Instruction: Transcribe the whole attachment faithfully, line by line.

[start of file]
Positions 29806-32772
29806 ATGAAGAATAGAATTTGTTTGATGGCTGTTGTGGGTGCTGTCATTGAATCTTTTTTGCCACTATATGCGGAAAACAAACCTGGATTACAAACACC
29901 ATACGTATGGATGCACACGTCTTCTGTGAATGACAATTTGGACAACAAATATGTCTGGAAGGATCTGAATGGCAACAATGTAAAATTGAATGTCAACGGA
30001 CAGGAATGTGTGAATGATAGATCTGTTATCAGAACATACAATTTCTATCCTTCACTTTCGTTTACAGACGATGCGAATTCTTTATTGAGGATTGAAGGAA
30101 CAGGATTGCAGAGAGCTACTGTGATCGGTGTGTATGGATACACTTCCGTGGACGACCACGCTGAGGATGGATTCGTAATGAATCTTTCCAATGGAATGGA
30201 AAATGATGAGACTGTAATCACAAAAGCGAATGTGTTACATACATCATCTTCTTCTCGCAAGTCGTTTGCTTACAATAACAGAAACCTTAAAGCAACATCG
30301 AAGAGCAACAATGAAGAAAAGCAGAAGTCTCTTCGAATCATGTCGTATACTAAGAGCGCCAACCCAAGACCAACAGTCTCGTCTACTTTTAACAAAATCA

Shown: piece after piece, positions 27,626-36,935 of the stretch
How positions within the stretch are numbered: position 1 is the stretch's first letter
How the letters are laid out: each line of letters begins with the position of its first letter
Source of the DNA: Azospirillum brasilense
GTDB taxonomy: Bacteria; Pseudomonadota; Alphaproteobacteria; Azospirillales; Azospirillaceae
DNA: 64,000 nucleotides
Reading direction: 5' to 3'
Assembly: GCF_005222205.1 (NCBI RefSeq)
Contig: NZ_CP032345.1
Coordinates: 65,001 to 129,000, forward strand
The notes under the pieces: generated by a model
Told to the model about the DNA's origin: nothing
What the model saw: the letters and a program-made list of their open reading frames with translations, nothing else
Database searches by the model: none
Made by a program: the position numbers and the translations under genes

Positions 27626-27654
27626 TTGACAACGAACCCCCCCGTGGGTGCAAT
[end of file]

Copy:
Positions 29806-32772
29806 ATGAAGAATAGAATTTGTTTGATGGCTGTTGTGGGTGCTGTCATTGAATCTTTTTTGCCACTATATGCGGAAAACAAACCTGGATTACAAACACC
29901 ATACGTATGGATGCACACGTCTTCTGTGAATGACAATTTGGACAACAAATATGTCTGGAAGGATCTGAATGGCAACAATGTAAAATTGAATGTCAACGGA
30001 CAGGAATGTGTGAATGATAGATCTGTTATCAGAACATACAATTTCTATCCTTCACTTTCGTTTACAGACGATGCGAATTCTTTATTGAGGATTGAAGGAA
30101 CAGGATTGCAGAGAGCTACTGTGATCGGTGTGTATGGATACACTTCCGTGGACGACCACGCTGAGGATGGATTCGTAATGAATCTTTCCAATGGAATGGA
30201 AAATGATGAGACTGTAATCACAAAAGCGAATGTGTTACATACATCATCTTCTTCTCGCAAGTCGTTTGCTTACAATAACAGAAACCTTAAAGCAACATCG
30301 AAGAGCAACAATGAAGAAAAGCAGAAGTCTCTTCGAATCATGTCGTATACTAAGAGCGCCAACCCAAGACCAACAGTCTCGTCTACTTTTAACAAAATCA

Shown: piece after piece, positions 27,626-36,935 of the stretch
How positions within the stretch are numbered: position 1 is the stretch's first letter
How the letters are laid out: each line of letters begins with the position of its first letter
Source of the DNA: Azospirillum brasilense
GTDB taxonomy: Bacteria; Pseudomonadota; Alphaproteobacteria; Azospirillales; Azospirillaceae
DNA: 64,000 nucleotides
Reading direction: 5' to 3'
Assembly: GCF_005222205.1 (NCBI RefSeq)
Contig: NZ_CP032345.1
Coordinates: 65,001 to 129,000, forward strand
The notes under the pieces: generated by a model
Told to the model about the DNA's origin: nothing
What the model saw: the letters and a program-made list of their open reading frames with translations, nothing else
Database searches by the model: none
Made by a program: the position numbers and the translations under genes

Positions 27626-27654
27626 TTGACAACGAACCCCCCCGTGGGTGCAAT